Washington, Missouri has long been known as the “Corn Cob Pipe Capital of the World.” And, in fact, The Missouri Meerschaum Company – the world’s oldest and largest manufacturer of cool, sweet-smoking corn cob pipes – began the tradition for which Washington became famous.
In 1869, a Dutch immigrant woodworker named Henry Tibbe first began production of the corn cob pipe. Legend has it that a local farmer whittled a pipe out of corn cob and liked it so much he asked Henry Tibbe to try turning some on his lathe. Because the farmer was well-pleased with the results, Henry made and sold a few more in his woodworking shop. Tibbe’s pipes proved to be such a fast selling item, he soon spent more time making pipes for customers than working with wood, and began full time production of corn cob pipes.
Our 3-story brick factory building dates back to the 1880s.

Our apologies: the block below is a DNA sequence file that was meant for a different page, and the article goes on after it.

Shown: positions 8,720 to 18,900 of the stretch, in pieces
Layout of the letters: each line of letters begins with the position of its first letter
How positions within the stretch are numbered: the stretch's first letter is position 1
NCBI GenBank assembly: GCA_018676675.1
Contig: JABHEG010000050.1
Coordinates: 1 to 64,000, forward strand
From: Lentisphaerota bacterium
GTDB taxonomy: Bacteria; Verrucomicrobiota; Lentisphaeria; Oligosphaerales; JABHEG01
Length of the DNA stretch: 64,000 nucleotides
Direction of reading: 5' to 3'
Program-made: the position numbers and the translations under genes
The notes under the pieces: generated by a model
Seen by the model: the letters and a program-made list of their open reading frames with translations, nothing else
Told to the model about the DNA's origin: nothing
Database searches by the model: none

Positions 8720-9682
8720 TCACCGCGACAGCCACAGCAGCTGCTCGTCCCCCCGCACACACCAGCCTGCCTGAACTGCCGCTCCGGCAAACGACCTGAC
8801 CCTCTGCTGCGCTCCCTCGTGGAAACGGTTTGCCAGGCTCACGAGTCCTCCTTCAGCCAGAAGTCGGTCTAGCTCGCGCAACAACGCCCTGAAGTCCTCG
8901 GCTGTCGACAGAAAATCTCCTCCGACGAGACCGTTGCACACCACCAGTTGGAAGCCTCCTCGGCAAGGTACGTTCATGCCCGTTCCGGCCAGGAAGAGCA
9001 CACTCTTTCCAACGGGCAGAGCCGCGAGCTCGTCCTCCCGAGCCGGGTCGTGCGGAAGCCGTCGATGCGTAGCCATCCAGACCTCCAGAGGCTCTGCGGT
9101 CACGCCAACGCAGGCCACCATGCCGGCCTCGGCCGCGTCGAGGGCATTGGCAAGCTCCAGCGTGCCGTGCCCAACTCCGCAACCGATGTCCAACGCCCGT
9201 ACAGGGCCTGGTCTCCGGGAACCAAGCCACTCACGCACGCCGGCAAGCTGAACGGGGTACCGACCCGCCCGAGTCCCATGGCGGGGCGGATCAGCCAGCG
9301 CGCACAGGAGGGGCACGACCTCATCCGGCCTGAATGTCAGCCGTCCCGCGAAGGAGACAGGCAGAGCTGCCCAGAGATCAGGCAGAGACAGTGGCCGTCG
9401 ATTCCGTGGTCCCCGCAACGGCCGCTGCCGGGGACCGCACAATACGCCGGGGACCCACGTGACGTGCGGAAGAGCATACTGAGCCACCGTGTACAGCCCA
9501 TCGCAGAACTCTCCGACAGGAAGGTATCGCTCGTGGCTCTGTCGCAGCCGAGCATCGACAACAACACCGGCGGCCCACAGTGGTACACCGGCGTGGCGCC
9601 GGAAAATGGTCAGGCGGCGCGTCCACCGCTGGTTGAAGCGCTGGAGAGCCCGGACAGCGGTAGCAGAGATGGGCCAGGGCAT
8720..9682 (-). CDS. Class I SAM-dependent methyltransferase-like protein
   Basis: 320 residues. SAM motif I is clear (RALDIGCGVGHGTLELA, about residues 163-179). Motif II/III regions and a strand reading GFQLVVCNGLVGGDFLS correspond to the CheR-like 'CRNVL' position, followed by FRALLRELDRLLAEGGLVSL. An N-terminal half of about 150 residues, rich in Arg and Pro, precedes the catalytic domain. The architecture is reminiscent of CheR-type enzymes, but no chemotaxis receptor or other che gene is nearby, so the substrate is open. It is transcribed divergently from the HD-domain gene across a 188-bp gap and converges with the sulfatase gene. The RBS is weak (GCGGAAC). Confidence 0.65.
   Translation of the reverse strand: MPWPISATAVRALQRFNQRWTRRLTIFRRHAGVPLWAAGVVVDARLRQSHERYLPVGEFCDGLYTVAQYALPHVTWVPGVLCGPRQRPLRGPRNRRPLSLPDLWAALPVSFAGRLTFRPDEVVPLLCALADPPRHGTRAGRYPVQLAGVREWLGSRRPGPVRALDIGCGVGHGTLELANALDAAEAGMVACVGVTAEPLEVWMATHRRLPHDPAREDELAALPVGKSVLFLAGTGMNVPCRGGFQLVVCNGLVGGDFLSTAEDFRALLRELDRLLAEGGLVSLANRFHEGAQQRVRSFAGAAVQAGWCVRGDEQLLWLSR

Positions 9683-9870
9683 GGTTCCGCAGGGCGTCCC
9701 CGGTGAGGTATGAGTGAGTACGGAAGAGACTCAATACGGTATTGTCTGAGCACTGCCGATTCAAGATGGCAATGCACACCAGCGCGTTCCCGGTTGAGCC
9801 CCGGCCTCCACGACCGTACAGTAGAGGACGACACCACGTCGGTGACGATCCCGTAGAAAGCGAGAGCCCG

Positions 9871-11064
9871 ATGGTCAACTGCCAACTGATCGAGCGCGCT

Our owners inspecting corn cobs circa 1940s.
Factory workers in the 1920s assembling corn cob pipes.
In 1907 the H. Tibbe & Son Co. became the Missouri Meerschaum Company. The word “meerschaum” is derived from a German word meaning “sea foam.” Meerschaum is a Turkish clay used in high grade pipes. Tibbe likened his light, porous pipes and their cool smoke to that of the more expensive meerschaum pipes and coined the name “Missouri Meerschaum” for his pipes. Tibbe and a chemist friend devised an innovative system of applying a plaster-based substance to the outside of the corn cob bowls. In 1878, Tibbe patented this process.
A nationwide distribution system was eventually established for the sale of Tibbe’s pipes. Other pipe firms also developed, so by 1925 there were as many as a dozen corn cob pipe companies in Franklin County, Missouri – most of them in Washington. Today, Missouri Meerschaum stands alone as the first and only surviving piece of this living history. These gentle pipes are smoked and loved all over the world as well as being used as souvenirs, often imprinted with the name of a city, business, or event.